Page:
The biggest advantage of using Wi-Fi is that the range of the signal is much better and more reliable. For example, this means that you can play music from your laptop on an Airplay speaker 2 floors away without much issue. With Bluetooth, you are generally limited to having both devices in the same room. You can also stream to multiple speakers throughout the house at once.

Another advantage of using Wi-Fi is that the speed and bandwidth of the signal is much higher, meaning that you can transfer much more data. Not only does this allow the transfer of album data such as track names and album artwork, it also means that the audio can be less compressed, so that the sound quality is higher than Bluetooth.

The only other issue with AirPlay is that of compatibility. If your music is stored in iTunes on a computer or you have an Apple iOS device such as an iPhone or iPad then you won’t have any problems. However, Android fans or those that don’t use iTunes will not be able to use AirPlay.

Prices of AirPlay speakers vary hugely from about £50 up to over £1000, so there should be something to suit pretty much any budget.



  • Expandable – You can add more speakers to the system
  • Stream different things to different rooms or the same thing to the whole house
  • Different models to suit different situations


  • Not cheap
  • Systems are incompatible with each other – you have to stick to one manufacturer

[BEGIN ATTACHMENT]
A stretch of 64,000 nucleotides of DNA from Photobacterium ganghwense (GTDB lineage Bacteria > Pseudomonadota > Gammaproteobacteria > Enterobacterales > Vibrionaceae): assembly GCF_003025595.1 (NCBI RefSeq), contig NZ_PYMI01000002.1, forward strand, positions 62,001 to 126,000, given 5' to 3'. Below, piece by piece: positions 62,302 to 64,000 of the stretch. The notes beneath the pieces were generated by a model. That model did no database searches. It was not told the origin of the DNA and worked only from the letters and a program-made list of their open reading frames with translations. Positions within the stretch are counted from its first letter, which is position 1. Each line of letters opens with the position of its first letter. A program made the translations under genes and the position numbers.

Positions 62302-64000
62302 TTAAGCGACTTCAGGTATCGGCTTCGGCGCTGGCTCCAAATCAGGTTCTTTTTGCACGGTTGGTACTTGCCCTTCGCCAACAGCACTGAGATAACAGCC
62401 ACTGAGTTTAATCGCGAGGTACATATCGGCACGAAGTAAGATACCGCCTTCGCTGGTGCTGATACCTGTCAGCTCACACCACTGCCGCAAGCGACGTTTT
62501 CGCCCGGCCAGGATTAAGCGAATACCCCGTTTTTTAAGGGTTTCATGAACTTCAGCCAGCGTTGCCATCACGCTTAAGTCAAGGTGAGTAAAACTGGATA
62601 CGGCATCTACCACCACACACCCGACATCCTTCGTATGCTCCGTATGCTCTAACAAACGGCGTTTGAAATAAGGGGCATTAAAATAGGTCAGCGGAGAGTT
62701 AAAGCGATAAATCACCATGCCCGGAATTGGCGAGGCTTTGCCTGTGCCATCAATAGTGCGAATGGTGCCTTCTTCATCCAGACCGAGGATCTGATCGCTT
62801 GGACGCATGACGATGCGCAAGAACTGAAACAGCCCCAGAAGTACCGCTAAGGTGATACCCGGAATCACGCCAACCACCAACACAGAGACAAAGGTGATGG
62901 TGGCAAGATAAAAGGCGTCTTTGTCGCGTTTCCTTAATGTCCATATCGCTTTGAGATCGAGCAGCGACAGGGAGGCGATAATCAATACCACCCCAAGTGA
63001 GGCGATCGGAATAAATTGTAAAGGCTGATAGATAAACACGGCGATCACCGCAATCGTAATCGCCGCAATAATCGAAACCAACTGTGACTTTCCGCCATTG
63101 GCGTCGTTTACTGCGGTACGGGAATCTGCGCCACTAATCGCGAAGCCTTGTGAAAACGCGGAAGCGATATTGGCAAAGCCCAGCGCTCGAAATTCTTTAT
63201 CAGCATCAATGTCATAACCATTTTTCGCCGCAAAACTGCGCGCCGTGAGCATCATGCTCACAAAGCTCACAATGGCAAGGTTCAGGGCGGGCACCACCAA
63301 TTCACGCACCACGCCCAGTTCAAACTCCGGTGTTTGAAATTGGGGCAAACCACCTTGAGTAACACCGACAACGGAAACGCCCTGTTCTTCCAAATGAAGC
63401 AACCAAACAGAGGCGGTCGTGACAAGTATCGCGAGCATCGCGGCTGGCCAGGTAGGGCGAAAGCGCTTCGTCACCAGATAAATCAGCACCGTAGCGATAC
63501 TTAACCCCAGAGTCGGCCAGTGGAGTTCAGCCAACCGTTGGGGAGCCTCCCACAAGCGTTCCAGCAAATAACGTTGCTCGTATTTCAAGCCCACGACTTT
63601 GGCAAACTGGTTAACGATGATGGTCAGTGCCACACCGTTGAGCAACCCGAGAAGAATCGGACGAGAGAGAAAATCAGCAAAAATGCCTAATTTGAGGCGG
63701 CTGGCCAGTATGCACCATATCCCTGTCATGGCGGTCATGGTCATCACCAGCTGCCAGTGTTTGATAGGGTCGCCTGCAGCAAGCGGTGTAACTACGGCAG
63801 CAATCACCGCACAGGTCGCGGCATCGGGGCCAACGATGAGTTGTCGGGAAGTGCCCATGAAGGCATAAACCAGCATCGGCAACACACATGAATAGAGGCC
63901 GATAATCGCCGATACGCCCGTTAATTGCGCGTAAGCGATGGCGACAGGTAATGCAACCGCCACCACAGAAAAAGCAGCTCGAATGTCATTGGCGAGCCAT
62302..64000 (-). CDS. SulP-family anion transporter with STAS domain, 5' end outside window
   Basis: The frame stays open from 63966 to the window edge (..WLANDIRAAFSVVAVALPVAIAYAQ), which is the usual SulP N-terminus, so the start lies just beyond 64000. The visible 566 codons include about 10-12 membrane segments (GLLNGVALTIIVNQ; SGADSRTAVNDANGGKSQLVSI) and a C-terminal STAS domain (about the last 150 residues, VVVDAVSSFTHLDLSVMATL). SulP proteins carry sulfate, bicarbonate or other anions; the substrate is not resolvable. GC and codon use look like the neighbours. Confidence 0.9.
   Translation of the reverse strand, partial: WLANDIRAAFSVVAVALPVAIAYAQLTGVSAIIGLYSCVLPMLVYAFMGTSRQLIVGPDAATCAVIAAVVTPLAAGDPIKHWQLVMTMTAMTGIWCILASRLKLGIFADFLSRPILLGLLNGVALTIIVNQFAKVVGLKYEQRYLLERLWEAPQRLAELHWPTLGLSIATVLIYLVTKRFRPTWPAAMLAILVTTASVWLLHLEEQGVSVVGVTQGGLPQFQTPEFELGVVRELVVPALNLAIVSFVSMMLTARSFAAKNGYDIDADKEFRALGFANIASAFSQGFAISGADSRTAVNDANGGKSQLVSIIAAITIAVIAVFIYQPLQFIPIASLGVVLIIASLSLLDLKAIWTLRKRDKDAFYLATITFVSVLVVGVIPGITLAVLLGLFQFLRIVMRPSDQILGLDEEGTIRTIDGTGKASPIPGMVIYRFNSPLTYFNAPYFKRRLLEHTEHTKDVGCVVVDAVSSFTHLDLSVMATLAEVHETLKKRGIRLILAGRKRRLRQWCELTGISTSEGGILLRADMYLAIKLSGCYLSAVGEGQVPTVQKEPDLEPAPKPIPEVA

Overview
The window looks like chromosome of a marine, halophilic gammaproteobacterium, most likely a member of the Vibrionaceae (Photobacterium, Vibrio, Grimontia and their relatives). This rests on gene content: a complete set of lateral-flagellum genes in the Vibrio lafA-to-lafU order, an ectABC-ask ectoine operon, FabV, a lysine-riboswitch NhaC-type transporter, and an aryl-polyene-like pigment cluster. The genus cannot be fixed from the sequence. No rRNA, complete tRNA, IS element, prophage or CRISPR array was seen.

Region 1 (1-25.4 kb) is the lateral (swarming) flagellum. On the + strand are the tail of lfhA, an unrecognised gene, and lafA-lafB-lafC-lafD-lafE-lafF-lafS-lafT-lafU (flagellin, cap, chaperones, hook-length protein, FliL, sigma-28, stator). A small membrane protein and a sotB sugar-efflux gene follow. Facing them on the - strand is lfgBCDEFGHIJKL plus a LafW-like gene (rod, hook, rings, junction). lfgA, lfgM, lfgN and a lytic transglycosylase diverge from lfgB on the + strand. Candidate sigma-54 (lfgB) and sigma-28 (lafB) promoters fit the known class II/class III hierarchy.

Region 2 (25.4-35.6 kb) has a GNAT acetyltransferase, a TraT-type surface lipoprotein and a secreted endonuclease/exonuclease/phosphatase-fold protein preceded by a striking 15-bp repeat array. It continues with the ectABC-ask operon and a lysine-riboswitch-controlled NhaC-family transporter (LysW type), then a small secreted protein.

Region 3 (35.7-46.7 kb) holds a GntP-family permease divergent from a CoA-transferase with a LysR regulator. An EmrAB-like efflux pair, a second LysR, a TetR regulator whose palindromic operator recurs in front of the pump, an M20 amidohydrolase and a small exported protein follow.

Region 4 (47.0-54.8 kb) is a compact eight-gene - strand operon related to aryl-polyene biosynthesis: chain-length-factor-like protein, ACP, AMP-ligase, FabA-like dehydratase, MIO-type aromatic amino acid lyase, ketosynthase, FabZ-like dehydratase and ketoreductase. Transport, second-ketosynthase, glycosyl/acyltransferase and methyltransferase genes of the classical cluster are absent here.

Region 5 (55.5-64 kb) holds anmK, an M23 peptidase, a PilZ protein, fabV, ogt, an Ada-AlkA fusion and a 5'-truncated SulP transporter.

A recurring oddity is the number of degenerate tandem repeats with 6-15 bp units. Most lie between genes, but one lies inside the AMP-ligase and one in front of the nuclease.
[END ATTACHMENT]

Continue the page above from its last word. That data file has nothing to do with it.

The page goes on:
Both of the options we’ve looked at so far are essentially designed to play music from one source through one speaker. If you want to get really serious about streaming music around your home, then there are several more sophisticated systems that allow you to play different music in different rooms or synchronize music playback around the whole house.

There are several different systems out there that allow you to do this, but here’s a quick rundown of 3 of the best:



SONOS is one of the biggest names in wireless Hi-Fi.

SONOS is probably the biggest name in wireless Hi-Fi and was one of the first on the market. Over the years, its range has expanded from one wireless speaker to several different models to suit different room sizes – and even a surround-sound system for your TV.

The starting point of any SONOS system is the SONOS bridge. This is a little box that plugs into your wireless router and transmits a custom network that all your SONOS speakers can connect to. This is a completely separate network from your existing Wi-Fi network which only SONOS devices can use. This has several advantages, such as reduced interference, and makes connecting a speaker to the network as simple as pressing a button.

Once you have the SONOS Bridge up and running, you can then connect your speakers. Depending on the size of your room, you can choose from 3 different sizes of speaker ranging from £169 to £349. For even better sound, you can even pair 2 of the same model together in one room to give proper stereo audio.

For movie fans, SONOS also make a soundbar that sits under your TV and gives a separate centre channel and left and right speakers. This can then be paired with a SONOS Sub and a couple of rear speakers to give full 5.1 surround sound. The Playbar and the Sub are both £599 each.